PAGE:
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Exemption?! Employees who elect not to take meal periods/rest periods

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  • Exemption?! Employees who elect not to take meal periods/rest periods

    60+ employee bussiness.

    Wages varying from minimum to 100k a year.

    Some persons working elect not to take a break/meal period.

    What do I need to protect myself from them in the future, if they choose to say that I forced them to not take a break. I am a very easygoing and don't expect them to stay and work and not take breaks, some just elect to do so.
    Please let me know what I can do to keep myself safe from malicious legal attacks in the future from these employees.

    I know that exemptions apply if they are recieving double minimum.

    Also if they are salaried and work an admin job that of course pays 2x minimum.

    I need to know if there is some sort of contract or something to that effect to avoid this problem in the future.

    Thank you

  • #2
    What state are you in? Breaks are not required in all states.
    The above answer, whatever it is, assumes that no legally binding and enforceable contract or CBA says otherwise. If it does, then the terms of the contract or CBA apply.

    Comment


    • #3
      Reply

      I am in California.

      I apologize I am new at this.

      Comment


      • #4
        If it were me, I would require them to take the breaks and the meal period. That way, there is no way they can come back later. Here are the laws on rest breaks and meal periods in California.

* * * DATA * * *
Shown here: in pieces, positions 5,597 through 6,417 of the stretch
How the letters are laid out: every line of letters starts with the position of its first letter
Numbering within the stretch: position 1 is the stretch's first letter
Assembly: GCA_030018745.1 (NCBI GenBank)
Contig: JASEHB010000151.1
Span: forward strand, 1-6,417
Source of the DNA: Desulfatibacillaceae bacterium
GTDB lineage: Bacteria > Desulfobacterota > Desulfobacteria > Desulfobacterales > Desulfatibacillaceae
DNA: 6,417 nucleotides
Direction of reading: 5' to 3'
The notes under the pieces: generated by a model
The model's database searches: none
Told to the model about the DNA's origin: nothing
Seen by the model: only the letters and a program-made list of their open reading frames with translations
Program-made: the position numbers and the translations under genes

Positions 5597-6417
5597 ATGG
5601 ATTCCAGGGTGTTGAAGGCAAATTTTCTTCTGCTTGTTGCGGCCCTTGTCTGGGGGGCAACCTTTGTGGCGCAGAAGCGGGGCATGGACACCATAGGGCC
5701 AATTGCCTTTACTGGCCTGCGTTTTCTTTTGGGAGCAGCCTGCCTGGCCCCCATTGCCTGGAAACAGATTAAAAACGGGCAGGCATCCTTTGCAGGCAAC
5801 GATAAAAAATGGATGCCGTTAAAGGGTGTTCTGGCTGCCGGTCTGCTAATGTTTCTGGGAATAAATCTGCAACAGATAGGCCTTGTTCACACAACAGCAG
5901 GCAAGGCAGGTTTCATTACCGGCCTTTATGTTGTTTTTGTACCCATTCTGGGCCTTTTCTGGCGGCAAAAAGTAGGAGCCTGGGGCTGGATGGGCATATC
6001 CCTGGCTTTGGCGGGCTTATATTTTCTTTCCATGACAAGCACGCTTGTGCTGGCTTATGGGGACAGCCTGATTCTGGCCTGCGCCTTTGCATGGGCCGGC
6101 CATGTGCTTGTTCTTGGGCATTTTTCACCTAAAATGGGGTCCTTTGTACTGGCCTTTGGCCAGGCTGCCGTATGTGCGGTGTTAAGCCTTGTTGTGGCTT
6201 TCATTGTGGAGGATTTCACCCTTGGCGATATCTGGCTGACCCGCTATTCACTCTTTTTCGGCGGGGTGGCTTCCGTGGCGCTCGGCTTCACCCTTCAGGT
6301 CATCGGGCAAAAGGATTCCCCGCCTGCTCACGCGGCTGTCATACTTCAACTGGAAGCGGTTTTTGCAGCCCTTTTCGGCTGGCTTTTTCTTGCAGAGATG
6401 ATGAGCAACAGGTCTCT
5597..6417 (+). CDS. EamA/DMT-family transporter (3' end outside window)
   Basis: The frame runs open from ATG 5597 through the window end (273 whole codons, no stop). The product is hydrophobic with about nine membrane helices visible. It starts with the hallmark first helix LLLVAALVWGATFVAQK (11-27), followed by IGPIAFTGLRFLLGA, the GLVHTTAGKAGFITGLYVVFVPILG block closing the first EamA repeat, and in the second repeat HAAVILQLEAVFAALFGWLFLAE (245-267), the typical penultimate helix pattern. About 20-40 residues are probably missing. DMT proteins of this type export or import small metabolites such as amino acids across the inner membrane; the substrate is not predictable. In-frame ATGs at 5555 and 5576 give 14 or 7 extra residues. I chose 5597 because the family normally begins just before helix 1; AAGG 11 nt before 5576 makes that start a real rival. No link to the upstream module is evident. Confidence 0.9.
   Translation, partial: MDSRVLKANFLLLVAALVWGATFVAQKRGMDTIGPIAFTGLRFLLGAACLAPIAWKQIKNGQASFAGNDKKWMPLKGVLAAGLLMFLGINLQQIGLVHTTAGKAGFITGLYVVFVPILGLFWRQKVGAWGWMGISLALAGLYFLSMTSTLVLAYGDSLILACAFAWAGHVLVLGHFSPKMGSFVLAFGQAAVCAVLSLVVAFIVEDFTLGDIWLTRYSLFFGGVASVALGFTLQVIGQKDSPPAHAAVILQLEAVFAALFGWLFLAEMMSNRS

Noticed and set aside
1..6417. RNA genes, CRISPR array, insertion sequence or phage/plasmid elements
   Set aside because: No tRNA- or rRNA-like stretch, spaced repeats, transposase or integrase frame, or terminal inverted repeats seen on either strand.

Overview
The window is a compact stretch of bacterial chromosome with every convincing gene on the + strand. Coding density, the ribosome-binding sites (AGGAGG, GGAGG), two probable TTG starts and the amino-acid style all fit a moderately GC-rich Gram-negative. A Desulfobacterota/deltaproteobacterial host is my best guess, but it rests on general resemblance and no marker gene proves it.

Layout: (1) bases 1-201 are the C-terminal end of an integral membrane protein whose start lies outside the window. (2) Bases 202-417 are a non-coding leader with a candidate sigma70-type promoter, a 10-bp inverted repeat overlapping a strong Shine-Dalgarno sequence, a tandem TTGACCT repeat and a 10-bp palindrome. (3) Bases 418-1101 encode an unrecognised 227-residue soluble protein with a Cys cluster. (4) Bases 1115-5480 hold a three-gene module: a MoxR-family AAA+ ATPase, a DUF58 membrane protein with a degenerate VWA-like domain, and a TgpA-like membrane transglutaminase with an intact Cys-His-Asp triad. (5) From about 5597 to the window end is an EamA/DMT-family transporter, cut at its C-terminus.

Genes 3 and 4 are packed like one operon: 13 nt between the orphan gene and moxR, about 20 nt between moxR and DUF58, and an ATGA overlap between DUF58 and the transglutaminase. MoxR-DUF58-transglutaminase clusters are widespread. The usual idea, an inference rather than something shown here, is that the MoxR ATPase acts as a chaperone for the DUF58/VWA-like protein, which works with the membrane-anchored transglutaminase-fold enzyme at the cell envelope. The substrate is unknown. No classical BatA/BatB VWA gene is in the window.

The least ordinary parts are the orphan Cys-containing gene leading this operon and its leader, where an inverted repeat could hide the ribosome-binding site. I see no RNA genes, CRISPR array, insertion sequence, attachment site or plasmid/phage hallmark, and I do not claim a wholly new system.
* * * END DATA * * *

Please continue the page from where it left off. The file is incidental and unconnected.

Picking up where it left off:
http://www.dir.ca.gov/dlse/FAQ_MealPeriods.htm
        http://www.dir.ca.gov/dlse/FAQ_RestPeriods.htm

        Providing (and enforcing the taking thereof) the required meal period is especially important in California, since there is an hour's pay penalty if you do not provide it.
        I don't respond to Private Messages unless the moderator specifically refers you to me for that purpose. Thank you.

        Comment


        • #5
          Response

          Is there not a break forfeiture contract of some sort I could utilize? Or does this only apply to exempt employees?

          I must admit it is not easy to keep tabs on 40+ employees rest period habits as the policy around here regarding it is quite liberal.

          I of course do encourage them to take breaks, but I do see people miss breaks.

          If it were part of their terms of employment that breaks are required and failure to take breaks X times can result in disciplinary action up to and including termination?

          Comment


          • #6
            Is there not a break forfeiture contract of some sort I could utilize? Or does this only apply to exempt employees? (a) No, unless the total work day is less than six hours; and (b) the requirement to provide a 30-minute meal period applies to ALL employees. Please take a read through the links Patty provided. They tell you exactly what the legal requirements are for breaks and meal periods in California.

            I of course do encourage them to take breaks, but I do see people miss breaks. Which is fine until an employee gets ticked-off for some reason and decides to file a complaint with the State regarding the missed breaks/meal periods. It won't matter that employees are voluntarily skipping mandatory breaks.

            If it were part of their terms of employment that breaks are required and failure to take breaks X times can result in disciplinary action up to and including termination? You are the boss; you set the hours of work and work schedule and you must ensure that all State and federal laws are followed. You can certainly have a work rule requiring employees to take breaks as required under State law and discipline employees for failing to comply, just like any other work rule. (You'd discipline someone who showed up to work slugging from a bottle of vodka, right? I presume you have a work rule prohibiting reporting to work intoxicated and drinking on the job.)